K-12 Teacher with students

COVID Guidance for Schools: Preventing Spread in K-12 Classrooms

OHL’s expert COVID guidance for preventing the spread of virus in K-12 classrooms.

Navigating COVID protocols in K-12 schools can be difficult, with school districts trying to balance health and safety requirements with practical concerns for working parents — not to mention the thorny politics that can be involved with this touchy subject.

But as far as best practices for being safe about COVID in schools, we suggest following the recommendations of both the Centers for Disease Control (CDC), which issued updated guidance for K-12 schools in August, 2022, and of their local public health officials.

From a commonsense perspective, the guidance for managing exposure and preventing the spread of COVID-19 this school year is similar to how parents and teachers manage other illnesses, like the flu. Mike Smith, senior director of human diagnostics for Biomeme, the parent company of One Health Labs, recommends that school officials “stay up-to-date as new variants are discovered and aware of the different tests available to help them manage or prevent outbreaks,” says Smith.

Here are Smith’s suggestions for parents, teachers, and administrators to help prevent the spread of COVID in schools and classrooms.

For parents, staying up-to-date on all routine vaccinations, including COVID-19, is necessary to prevent illness in oneself and others and is the most effective public health strategy to prevent severe illness. As with the cold or the flu, keep children home when they have symptoms — cough, fever, sore throat, diarrhea, vomiting — and get your child tested if you think they have been exposed, so that you can make informed health decisions for your family.

For schools and teachers, it is important to provide proper ventilation in classrooms and common spaces, continue to encourage students to wash their hands and cover their mouths when sneezing or coughing, and designate staff responsible for daily cleaning and sanitization of contact surfaces. Staying up-to-date on vaccines and boosters is also important to protect teachers and school personnel from the disruption that an outbreak could cause.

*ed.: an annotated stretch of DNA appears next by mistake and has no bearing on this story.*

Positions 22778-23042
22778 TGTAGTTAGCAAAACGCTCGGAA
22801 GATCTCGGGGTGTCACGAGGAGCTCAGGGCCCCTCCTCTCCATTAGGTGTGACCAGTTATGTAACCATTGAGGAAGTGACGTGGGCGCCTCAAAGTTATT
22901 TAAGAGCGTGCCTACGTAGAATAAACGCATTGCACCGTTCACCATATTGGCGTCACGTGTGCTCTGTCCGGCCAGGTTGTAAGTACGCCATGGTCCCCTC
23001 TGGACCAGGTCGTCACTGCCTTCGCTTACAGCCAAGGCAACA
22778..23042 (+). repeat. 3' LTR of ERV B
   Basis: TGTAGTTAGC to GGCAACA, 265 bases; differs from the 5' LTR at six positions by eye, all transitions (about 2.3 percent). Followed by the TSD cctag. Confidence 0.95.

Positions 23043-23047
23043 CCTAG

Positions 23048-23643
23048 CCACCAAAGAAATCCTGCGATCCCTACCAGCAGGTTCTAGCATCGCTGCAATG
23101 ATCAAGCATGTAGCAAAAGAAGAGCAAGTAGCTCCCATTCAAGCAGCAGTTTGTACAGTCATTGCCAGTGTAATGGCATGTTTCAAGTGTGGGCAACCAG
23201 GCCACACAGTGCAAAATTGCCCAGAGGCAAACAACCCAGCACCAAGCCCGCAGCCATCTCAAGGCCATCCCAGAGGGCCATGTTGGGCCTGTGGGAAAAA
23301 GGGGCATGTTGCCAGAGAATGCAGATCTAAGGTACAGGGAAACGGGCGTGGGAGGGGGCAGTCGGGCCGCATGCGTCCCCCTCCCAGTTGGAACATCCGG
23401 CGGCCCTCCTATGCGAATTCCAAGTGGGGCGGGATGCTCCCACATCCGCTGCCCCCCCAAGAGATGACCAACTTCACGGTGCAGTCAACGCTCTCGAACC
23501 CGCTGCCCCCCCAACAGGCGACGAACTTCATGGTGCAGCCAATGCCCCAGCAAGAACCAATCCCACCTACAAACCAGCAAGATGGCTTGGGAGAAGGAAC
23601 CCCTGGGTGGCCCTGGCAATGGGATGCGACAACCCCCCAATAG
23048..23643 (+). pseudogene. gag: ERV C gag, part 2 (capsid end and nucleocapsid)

For school administrators, work with local public health officials to monitor virus levels in the community. If there is evidence of a spike or surge, consider encouraging students to mask up if local policies allow. This will help manage the exposure to the virus and is an effective way to lessen the impact of outbreaks. Make information about diagnostic and screening testing available to students and families, so that it is easy for them to access those services when needed. Anyone who comes to school with symptoms or develops symptoms during the day should be asked to wear a mask, social distance from others as much as possible. Symptomatic individuals should get tested immediately and isolate for five days if they test positive. After the fifth day, they can return to school, but should wear a mask through their tenth day of the onset of symptoms.


Need COVID testing for a K-12 school? One Health Labs offers on-site testing to help keep your school healthy and running smoothly. Let’s talk.


In the aggregate, these strategies and measures will ensure the safe operation of schools for the academic years. Since COVID-19 may remain with us as an endemic virus, the more parents, school leaders, and public health officials working together in communities can normalize these healthy behaviors and minimize disruption to learning.

The good news as we head into this new school year is that, two years into our adaptation to the COVID-19 pandemic, there is more data and experience to help guide schools in finding the right balance for providing equitable access to education that is also safe from a public health perspective.

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